Conway was roundly criticized for the statement, which was deemed “Orwellian” by critics. That week, sales of George Orwell’s dystopian novel 1984 soared to a 9,500% increase in sales, which forced publisher Penguin USA to order 75,000 new print copies of the novel to meet demand. Conway was widely mocked in the press and on social media. She was denounced by numerous public relations firms, and deemed the emblem of what would surely be the most dishonest, deceitful administration since Richard Nixon. While the characterization of Donald Trump and his sycophants as dishonest is far from inaccurate, there is perhaps more to the story than the press would let on. Conway’s remark, a flailing attempt to escape accountability for a clumsy lie on the one hand, is also deeply revealing about the state of our country and its manner of political discourse. It is almost surreal to ponder that an off-the-cuff comment uttered by a White House staffer could so perfectly encapsulate the atmosphere of the post-truth society we live in.

The Oxford Dictionary’s 2016 Word of the Year was “post-truth.” The compound word is defined as an adjective “relating to or denoting circumstances in which objective facts are less influential in shaping public opinion than appeals to emotion and personal belief.” The word has been in circulation for decades, but Oxford noticed a large spike in searches in 2016, which saw Trump’s election to the presidency and Britain’s referendum to leave the European Union. In both cases, massive disinformation campaigns were deployed in order to convince large swaths of the working-class to vote against their own economic interests. One may question why working-class voters would back such controversial measures and candidates when hindsight generally indicates that they are the biggest losers in the types of nouveau régime they implement. Pundits and economists, psychologists and other “experts” pontificate on the question for hours, but the simple answer is that in some way, shape, or form, the status quo is failing the people whom these movements target. With the feelings of isolation and rejection the current class of out-of-touch plutocrats elicits in workers, what logically prevents them from rejecting such a hierarchy? The appeal populists like Trump and Brexit leader Nigel Farage have with the public can be summed up in Trump’s pitch to African American and Hispanic voters: “What the hell do you have to lose?”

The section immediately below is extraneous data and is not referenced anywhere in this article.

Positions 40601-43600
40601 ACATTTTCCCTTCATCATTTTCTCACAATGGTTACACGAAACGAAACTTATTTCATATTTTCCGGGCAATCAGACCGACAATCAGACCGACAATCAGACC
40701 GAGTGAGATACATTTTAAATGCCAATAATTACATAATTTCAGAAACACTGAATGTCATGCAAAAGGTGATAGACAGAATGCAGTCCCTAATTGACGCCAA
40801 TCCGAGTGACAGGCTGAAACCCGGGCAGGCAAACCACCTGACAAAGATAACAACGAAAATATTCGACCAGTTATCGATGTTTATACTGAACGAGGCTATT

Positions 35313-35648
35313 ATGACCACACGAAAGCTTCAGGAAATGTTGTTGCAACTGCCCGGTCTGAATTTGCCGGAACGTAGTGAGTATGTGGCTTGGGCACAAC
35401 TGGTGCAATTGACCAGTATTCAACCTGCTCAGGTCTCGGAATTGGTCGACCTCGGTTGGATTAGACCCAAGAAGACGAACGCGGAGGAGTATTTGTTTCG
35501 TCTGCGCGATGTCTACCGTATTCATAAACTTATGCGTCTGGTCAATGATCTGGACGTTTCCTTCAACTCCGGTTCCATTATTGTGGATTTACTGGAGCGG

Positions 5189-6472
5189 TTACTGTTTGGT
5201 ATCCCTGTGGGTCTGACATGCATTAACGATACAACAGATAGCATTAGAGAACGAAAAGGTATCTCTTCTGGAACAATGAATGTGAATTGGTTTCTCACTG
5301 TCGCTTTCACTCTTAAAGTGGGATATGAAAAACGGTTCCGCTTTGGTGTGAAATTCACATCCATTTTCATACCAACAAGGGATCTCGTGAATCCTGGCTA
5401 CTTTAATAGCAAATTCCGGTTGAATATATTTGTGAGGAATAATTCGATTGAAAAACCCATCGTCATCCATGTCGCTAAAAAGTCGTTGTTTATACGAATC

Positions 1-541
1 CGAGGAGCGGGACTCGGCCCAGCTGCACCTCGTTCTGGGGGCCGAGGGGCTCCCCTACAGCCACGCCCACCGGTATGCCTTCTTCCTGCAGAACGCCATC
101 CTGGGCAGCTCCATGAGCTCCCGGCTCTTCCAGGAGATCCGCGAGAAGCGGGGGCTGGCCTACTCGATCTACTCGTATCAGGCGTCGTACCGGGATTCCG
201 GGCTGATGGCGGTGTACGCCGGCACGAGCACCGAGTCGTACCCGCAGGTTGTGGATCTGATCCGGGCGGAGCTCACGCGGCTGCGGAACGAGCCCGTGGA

No doubt, as income inequality is on the rise and only exacerbated by challenges presented by the pandemic, sweeping reform in many areas of government is in order. But this is not what occurred under President Trump. While his tax cut may have provided a small boon to the upper middle class of society, the main beneficiaries were the ultra-rich and corporations. The myth of “trickle-down” economics has been debunked again and again, yet the federal government continues to pursue this approach and expect a different result. The tense economic climate this creates has been exacerbated by the idealistic wealth redistribution programs proposed by many far-left Democrats, which lack public support and necessary governmental apparatus for implementation. Compounding this, moderate wings of both major parties typically fail to deliver on those few key issues bipartisan consensus acknowledges warrant reform, such as infrastructure or the jobs market, even in the face of overwhelming public support. When this change does not materialize, both sides commence their search for a scapegoat. In the forgotten days of functional government, responsibility for dead bills usually fell to Congressional leaders or partisan whips for exercising ineffective leadership. Now, both sides blame the other for engaging in bad faith and when this fails, conspiracy theories become the norm.